#13 Comment By Red Phillips On May 17, 2012 @ 5:49 pm

I wasn’t really engaging with my “interlocutor.” I readily admit that I was making a general point at his expense. This Martin/Zimmerman debate has been going on on Rod’s blog on several different threads that I have been invovled in. So it is with all that history in mind that I made my comment. I am not calling everyone I disagree with liars. I am calling PC grandstanding an exercise in dishonesty. (For example people telling me with a straight face [virtually speaking] that the racial aspect of the flash mob phenomenon wasn’t deliberately surpressed.)

I’m not even sure what I’m being accused of “dissembling” about. Because I didn’t excerpt the whole quote? The whole quote was not what I was making a point about.

If anything, you are attempting to distract from my argument with your own righteous grandstanding.

There are multiple things that could have influenced the decision of the original jurisdiction not to press charges. If race was involved at all, I would be inclined to believe that they would be MORE likely to “throw the book at” Zimmerman because the victim was black for fear of outrage (exactly what has happened), not less. In my mind, the fact that he wasn’t charged despite the highly charged atmosphere makes a STRONGER, not a weaker, case that they didn’t have a case. 

As I said, the casual assumption that they let Zimmerman go because Martin was a black kid in a hoodie says a lot more about the mindset of the assumer than it does the facts of the case.

Now perhaps you could address my point instead of further attempting to derail.

#14 Comment By Sands77 On May 17, 2012 @ 6:13 pm

I’m the one ignoring evidence?  Guy, I have refuted your erroneous claims, line by line, with evidence that’s available to the public.  And I’m going to refute your latest claim that the Sanford Police didn’t continue to investigate after Zimmerman was released.   Read this article and note the date: [2] Before you make another false allegation, you should at least perform a 30 second Google search.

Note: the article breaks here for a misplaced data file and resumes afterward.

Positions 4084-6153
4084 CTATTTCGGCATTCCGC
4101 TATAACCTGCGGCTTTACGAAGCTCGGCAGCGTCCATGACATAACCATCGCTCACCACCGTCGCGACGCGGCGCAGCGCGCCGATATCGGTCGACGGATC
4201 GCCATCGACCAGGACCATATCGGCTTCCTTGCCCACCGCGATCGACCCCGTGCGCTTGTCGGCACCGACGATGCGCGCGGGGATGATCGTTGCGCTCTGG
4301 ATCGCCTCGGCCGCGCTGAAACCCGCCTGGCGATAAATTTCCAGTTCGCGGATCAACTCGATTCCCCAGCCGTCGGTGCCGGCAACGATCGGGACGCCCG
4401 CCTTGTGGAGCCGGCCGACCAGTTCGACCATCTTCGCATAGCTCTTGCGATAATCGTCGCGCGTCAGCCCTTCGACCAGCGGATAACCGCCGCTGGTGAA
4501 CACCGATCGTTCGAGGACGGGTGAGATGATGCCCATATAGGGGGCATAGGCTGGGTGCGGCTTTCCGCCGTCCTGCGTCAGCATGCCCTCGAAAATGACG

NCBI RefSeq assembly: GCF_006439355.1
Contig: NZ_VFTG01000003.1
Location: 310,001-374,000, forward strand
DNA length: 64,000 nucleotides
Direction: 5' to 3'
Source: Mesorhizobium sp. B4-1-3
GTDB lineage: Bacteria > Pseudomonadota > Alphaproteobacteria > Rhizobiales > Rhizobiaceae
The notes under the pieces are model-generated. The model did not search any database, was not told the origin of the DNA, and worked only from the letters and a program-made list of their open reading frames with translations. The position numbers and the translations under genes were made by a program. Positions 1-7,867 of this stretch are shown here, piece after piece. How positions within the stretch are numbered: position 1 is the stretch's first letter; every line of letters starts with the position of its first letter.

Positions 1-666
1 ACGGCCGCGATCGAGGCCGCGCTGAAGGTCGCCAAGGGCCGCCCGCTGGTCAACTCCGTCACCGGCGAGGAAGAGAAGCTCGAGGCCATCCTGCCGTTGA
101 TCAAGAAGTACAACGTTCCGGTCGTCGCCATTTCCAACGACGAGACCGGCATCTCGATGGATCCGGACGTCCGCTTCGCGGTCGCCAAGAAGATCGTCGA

#15 Comment By SiarlysJenkins On May 17, 2012 @ 10:04 pm

 I for one do not assume a jury is unlikely to convict. If there is objective evidence that a law has been broken, even if a jury is unlikely to convict (think Medgar Evers or Emmet Till) then prosecution should still be done. If a jury is unlikely to convict because there is no evidence, then there should be no trial. Of course, there are cases where a jury was more than willing to convict, where the defendant turned out to be stone cold innocent…

#16 Comment By Sean Nelson On May 18, 2012 @ 2:07 am

Sands, it’s incredibly frustrating to argue with someone who deliberately misconstrues my arguments. I stated quite clearly that the Sanford Police didn’t open the investigation back up until public pressure forced them to act. This makes ALL the difference in the question of whether the Sanford PD appears to have conducted their investigation with professionalism and care. 

You can ignore this all you want, but don’t get yourself into a self-righteous lather over my response when you can’t even demonstrate the reading skills to comprehend it. 

#17 Comment By Sean Nelson On May 18, 2012 @ 2:09 am

Arrest, charge with manslaughter in order to keep the known killer in custody while he awaits trial. The police do this all the time. It’s a good way to keep killers from lying to police, then running.

#18 Comment By Sean Nelson On May 18, 2012 @ 2:10 am

Why can I only see part of my response here? I responded in detail, but all I see is the quoted portion. 

#19 Comment By Sean Nelson On May 18, 2012 @ 2:12 am